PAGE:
I like the this author's "conversational" style. "Tiny Little Thing" is, in a way, a coming of age story set Massachusetts. While it is not about theI like the this author's "conversational" style. "Tiny Little Thing" is, in a way, a coming of age story set Massachusetts. While it is not about the Kennedy's it a "Kennedy-seque" book. Privileged wealth that marries women bred to be politician's wives -for 'reasons' rather than for true love. "Tiny" is one of three sisters. She is the "good girl" while her other two sister are more the hell raisers. We hear about learn very little about one sister but get to know Pepper throughout the book- she too harbors a secret. Frank is an up and coming politician, running for his first term in Congress. He is womanizer from day one, but love able just the same. Frank is Tiny's husband, but Tiny holds fast to a secret .... a secret from two years prior to her marriage. How does Caspian, Frank's less privileged cousin, fit into this rarified mix? I can't tell you because that's a central part of the book! . The time frames goes back and forth from 1964 and 1966. The stories are beautifully intertwined.
This is not my standard reading fare, but I read a blurb about it and asked the library to get it for me/us. I was not aware of the author before this but she can sure write a good tale! This is a "chick-lit" kind of summer read. Breezy in it's way but with enough 'teeth' to give the reader something to guess at. Some of it was a bit predictable, but just when you think you know the plot a new twist pops up to intrigue....so it holds the reader's interest very well.
Beatriz Williams writes a good tale and I will be looking into reading her earlier novels! ...more
I have to admit that I never read the "The Language of Bees"...but I will now! it's already on my bookshelf waiting for me. A good friend recommendedI have to admit that I never read the "The Language of Bees"...but I will now! it's already on my bookshelf waiting for me. A good friend recommended "The Invention of WIngs" and I am so glad that she did. As someone who reads a lot of historical fiction this one might have slipped by me if she had not mentioned it.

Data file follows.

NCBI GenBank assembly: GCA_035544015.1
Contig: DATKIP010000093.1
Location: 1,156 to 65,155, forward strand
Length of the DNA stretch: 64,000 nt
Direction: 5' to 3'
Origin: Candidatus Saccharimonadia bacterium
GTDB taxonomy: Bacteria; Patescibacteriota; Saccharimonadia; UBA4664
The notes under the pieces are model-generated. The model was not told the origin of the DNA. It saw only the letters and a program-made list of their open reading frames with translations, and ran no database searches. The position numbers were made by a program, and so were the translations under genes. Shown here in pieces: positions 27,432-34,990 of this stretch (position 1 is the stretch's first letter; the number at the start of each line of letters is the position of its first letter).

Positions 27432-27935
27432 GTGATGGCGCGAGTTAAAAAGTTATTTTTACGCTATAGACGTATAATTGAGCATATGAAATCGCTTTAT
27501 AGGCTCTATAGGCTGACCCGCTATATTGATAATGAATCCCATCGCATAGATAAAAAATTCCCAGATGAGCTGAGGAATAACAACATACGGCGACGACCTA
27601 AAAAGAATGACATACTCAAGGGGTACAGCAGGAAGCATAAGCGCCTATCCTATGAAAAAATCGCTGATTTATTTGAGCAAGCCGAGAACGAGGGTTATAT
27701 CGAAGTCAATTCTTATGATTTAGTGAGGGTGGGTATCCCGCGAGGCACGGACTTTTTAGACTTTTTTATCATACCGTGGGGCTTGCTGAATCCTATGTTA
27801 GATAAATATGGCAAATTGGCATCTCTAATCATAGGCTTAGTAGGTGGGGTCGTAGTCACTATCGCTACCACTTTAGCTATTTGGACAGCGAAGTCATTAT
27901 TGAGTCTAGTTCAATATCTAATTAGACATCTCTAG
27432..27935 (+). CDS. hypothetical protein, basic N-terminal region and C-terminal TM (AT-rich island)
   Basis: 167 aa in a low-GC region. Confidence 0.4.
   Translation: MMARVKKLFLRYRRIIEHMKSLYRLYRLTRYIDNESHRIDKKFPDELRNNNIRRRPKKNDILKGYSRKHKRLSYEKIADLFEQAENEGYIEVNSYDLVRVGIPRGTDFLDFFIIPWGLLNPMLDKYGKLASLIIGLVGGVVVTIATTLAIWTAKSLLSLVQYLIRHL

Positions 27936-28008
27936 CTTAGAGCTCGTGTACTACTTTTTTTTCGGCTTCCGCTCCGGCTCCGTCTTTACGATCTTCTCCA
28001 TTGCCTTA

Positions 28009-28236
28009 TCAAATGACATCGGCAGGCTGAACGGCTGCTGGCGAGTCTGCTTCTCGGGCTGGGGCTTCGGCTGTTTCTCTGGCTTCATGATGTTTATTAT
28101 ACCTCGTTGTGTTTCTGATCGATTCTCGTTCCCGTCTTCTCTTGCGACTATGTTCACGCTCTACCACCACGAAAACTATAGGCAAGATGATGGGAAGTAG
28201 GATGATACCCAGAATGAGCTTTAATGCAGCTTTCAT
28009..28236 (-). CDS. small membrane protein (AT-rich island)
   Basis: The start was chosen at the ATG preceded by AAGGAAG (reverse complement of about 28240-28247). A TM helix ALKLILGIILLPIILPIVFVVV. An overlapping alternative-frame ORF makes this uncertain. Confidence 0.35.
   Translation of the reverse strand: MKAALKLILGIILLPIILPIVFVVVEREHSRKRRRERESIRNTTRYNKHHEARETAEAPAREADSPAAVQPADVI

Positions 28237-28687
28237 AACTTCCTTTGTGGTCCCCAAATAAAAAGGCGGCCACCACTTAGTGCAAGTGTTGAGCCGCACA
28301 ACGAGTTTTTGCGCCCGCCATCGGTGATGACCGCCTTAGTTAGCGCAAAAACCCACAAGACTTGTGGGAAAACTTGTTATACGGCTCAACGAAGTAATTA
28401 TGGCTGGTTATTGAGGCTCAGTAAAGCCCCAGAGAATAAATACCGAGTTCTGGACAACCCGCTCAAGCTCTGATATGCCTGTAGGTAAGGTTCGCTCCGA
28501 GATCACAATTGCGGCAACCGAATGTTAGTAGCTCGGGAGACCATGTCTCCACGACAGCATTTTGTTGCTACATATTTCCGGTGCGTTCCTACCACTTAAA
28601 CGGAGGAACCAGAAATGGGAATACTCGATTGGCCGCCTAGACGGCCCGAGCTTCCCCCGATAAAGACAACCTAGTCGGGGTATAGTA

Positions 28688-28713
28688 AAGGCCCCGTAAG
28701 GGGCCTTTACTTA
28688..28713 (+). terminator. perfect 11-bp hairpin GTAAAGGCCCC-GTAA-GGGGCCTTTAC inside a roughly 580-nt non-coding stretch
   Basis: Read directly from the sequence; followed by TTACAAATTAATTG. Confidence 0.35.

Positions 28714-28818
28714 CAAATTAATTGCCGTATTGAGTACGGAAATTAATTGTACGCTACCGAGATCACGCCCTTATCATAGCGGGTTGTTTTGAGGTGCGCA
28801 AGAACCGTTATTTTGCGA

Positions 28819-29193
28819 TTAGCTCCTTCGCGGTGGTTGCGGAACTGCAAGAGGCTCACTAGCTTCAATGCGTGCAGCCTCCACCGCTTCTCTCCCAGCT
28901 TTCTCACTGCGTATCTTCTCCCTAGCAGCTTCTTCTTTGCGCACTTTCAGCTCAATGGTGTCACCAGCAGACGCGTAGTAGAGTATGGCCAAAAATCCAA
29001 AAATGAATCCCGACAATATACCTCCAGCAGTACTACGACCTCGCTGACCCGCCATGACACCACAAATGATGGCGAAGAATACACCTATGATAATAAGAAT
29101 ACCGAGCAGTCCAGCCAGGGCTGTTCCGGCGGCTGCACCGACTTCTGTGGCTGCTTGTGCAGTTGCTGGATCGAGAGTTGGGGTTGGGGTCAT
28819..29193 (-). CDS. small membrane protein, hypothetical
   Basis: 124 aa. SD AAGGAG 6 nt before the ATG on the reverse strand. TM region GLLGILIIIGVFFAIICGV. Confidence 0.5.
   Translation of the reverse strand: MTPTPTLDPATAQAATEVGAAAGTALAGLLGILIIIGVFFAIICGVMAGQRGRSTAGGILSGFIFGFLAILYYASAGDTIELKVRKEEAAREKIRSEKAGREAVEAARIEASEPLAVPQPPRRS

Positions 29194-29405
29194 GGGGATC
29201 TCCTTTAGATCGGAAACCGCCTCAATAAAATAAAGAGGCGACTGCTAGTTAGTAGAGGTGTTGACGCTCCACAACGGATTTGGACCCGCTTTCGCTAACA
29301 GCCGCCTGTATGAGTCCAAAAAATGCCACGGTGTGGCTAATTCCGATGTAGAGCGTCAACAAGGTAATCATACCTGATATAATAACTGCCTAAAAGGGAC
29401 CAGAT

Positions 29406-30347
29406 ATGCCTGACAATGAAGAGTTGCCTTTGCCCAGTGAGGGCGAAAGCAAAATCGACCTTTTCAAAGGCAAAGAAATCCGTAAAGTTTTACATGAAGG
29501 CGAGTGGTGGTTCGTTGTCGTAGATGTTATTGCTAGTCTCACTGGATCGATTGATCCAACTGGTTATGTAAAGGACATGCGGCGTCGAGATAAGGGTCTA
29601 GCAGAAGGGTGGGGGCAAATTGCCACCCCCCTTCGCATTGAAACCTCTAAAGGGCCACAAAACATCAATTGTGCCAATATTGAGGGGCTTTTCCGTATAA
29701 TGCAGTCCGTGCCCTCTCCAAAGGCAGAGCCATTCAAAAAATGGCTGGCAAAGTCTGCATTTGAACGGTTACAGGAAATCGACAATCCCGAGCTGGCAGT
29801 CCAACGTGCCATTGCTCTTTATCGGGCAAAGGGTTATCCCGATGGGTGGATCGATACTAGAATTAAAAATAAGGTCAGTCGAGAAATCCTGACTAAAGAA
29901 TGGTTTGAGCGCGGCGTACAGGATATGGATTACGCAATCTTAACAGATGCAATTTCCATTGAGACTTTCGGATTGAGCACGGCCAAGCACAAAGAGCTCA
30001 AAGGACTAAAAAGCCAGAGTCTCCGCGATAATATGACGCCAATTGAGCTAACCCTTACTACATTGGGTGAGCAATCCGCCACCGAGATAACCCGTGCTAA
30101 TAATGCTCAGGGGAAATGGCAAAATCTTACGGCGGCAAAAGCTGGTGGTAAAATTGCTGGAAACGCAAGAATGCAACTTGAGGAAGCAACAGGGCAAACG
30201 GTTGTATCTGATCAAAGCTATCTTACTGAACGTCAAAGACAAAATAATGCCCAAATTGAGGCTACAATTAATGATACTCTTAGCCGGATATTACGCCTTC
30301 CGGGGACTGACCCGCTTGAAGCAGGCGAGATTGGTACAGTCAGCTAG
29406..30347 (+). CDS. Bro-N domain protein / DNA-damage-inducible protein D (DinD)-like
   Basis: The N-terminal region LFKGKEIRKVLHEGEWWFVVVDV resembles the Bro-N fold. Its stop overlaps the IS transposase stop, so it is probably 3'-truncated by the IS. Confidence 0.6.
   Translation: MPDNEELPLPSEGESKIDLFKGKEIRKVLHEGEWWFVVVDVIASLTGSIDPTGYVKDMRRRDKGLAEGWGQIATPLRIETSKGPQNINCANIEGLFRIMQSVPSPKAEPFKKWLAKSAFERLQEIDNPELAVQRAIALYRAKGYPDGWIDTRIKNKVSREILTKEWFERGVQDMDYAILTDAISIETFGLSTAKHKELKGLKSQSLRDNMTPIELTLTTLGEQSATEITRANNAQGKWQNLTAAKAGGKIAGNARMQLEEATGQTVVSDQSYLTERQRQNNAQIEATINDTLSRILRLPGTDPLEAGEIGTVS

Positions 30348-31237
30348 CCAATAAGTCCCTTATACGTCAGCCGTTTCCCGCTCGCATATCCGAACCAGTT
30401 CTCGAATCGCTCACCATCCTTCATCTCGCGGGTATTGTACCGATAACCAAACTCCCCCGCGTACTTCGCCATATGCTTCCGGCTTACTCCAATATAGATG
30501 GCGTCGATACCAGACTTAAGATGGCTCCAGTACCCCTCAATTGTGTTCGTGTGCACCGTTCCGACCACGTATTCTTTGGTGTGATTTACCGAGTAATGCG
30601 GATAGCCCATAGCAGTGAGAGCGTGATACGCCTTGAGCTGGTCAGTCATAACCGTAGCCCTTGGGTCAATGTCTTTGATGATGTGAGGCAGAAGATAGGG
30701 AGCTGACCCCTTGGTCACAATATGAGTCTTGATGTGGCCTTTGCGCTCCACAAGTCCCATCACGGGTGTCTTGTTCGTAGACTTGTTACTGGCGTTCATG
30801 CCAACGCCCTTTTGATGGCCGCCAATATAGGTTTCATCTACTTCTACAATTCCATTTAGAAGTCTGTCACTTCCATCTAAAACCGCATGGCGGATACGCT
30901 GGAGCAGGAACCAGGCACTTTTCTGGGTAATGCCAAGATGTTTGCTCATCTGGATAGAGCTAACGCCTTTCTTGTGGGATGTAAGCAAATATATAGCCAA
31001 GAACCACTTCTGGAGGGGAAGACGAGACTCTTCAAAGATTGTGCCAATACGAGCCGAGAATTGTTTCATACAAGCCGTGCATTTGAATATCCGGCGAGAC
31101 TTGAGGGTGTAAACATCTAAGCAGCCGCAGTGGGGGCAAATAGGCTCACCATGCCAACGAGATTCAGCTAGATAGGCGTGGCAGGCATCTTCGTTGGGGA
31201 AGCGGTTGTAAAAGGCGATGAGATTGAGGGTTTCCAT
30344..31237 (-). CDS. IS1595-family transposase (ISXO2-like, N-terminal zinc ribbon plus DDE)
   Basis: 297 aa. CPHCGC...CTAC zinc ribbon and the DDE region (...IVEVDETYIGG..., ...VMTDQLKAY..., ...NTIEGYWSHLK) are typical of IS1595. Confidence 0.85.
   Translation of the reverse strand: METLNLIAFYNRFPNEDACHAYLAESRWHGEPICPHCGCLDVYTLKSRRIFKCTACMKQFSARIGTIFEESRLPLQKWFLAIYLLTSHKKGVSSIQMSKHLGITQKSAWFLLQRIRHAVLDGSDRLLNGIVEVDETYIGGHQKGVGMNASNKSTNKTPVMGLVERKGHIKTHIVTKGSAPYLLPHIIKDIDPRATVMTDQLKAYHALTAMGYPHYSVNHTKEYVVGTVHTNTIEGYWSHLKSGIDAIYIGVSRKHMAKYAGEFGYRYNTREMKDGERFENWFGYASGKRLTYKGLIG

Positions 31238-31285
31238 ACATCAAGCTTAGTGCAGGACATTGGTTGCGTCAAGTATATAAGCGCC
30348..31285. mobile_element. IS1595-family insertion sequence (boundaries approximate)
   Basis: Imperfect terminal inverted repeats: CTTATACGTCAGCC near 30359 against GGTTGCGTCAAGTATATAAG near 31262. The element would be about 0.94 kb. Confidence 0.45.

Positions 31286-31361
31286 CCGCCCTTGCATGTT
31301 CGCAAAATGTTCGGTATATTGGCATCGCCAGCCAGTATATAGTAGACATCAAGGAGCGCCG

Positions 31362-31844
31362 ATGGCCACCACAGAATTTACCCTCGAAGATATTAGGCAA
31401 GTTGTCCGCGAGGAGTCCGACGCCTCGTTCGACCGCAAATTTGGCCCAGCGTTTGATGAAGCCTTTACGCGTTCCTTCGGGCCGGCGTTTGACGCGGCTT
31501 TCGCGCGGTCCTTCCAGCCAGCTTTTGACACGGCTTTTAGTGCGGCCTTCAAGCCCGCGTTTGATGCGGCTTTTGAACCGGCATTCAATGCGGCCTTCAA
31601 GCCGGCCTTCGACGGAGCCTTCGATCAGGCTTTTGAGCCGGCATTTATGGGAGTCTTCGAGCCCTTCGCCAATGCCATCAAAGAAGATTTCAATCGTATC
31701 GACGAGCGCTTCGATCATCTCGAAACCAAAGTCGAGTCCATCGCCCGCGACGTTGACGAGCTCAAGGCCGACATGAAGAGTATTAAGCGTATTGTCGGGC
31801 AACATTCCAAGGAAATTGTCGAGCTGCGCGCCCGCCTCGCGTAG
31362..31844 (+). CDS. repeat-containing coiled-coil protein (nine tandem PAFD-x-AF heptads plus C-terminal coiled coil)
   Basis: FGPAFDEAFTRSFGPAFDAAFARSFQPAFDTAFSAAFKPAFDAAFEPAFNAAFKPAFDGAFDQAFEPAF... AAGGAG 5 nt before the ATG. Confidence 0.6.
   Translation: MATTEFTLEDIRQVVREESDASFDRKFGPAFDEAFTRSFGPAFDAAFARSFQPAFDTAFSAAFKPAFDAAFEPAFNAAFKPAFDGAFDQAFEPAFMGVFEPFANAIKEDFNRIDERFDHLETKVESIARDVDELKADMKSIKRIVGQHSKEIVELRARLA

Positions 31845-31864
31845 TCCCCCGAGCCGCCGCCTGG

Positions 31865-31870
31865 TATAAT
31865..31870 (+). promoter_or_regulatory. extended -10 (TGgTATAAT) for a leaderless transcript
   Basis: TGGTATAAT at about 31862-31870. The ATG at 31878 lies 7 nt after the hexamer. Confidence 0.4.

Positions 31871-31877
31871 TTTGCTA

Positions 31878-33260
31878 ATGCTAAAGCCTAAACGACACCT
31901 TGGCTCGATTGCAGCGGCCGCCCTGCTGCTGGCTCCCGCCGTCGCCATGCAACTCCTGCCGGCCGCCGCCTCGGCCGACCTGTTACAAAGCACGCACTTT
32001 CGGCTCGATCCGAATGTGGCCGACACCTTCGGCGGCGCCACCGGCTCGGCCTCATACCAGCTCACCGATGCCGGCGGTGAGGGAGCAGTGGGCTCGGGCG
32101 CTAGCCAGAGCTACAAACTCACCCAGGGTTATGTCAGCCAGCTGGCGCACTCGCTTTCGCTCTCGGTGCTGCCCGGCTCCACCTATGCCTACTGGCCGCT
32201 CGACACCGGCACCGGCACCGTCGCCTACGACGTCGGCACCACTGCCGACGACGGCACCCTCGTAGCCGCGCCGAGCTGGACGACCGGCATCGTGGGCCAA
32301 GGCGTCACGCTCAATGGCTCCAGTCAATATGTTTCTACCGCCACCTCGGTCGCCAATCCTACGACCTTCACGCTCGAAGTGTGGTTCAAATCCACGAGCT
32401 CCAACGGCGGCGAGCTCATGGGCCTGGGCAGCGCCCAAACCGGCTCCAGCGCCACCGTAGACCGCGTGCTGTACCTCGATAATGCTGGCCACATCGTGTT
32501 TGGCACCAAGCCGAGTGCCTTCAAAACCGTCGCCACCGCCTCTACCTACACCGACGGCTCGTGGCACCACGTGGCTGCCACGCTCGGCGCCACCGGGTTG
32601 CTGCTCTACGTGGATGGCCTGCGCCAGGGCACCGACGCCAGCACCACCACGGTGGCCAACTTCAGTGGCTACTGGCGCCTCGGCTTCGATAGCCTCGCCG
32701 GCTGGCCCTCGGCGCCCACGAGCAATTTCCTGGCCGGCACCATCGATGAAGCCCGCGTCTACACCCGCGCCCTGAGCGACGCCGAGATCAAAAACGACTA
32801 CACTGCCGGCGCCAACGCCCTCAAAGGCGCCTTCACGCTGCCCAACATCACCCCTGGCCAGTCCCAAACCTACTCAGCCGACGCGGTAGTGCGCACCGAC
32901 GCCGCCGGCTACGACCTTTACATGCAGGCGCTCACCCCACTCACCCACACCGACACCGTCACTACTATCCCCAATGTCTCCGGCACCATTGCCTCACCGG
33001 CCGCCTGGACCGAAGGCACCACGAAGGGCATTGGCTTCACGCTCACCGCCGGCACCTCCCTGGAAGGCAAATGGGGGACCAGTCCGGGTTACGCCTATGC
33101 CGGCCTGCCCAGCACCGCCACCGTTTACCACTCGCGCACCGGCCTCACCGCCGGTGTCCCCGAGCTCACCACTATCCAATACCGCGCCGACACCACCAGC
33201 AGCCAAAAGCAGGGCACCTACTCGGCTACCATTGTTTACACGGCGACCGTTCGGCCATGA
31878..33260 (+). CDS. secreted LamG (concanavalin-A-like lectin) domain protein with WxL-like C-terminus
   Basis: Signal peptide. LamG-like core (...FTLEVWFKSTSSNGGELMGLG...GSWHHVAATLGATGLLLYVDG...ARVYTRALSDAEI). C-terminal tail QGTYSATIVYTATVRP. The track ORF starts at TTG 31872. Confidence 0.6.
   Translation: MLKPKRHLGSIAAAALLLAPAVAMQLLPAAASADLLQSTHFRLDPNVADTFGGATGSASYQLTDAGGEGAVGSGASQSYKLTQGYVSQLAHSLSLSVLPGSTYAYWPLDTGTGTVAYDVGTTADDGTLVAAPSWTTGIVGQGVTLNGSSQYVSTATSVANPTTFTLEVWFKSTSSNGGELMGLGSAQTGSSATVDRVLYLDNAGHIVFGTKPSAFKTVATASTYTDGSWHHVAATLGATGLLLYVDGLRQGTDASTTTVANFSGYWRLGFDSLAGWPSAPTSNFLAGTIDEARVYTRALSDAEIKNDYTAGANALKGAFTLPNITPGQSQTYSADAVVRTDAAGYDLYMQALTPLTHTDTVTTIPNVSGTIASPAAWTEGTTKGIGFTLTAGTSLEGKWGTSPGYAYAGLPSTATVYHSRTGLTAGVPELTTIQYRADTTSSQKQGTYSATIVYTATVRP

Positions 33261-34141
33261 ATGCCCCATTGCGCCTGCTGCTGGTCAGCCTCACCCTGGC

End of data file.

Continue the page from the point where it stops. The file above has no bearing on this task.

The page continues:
Based on real people and events this book follows the lives of two Southern women living in Charleston at the turn of the 19th century. Sarah Gimke is a daughter of the Honorable Judge Grimnke. The family is well to do and, as so many families in the South, they 'owned' slaves. "Handful" (Hetty) is a slave who was "given" to Sarah when she turned 16 and "entered society. To her credit, even at such an early age, Sarah told her mother that she did not want to "have" Handful...but mother prevailed. What follows is a tale of a tentative frienship that is frought with "shoulds" and should nots. A story about the rising tide of abolishionism and the fight for women's rights at a time when neither philosophy was well considered. In short it is the story of two women from different worlds who fight against the tides of public opinion.
The story unfolds through the alternating voices of Sarah and Handful. We follow Sarah's growth- both literally as well as figuratively- as she moves to the North and becomes a staunch abolistionist with ambitions to become a Quaker minister (the Quakers being one group where women could aspire to that lauded career). Women in that time, as we all know, were also considered to be 'possessions' of another sort (but really it was much the same thing). Opinions were not to be had much less expressed and abolishionist views were not looked upon with any sort of favor in South Carolina. The mayor of Charleston eventually tells Sarah's mother to let Sarah know that if she returns to Charleston she will be arrested.
Hetty's ( Handful's) story recounts the cruel, punishing, life that slaves (even ostensibly "well treated" ones) led. Hetty's mother, Charlotte is a master seamstress and her knowledge is passed onto Handful....making them valued slaves with even less of a chance of manumission. Torture is a daily occurance for even the most minor of infractions. Handul dreams of taking flight....but how will that be possible?
This book presents what I feel must be an accurate view of the conditions, philosophy, brutality and deprivation that slaves lived under in the South. It is also a good rendering of the attitudes of slave holders among the 'gentry' class in the South and how difficult it was for those with abolishionist views to give voice to their beliefs - even in the "enlightened" North. The beginnings of the struggle for women's rights is also well portrayed and gives us a hint of how difficult it must have been for the forerunners of the women's rights movement. We, as women, owe these brave souls a true debt of gratitude!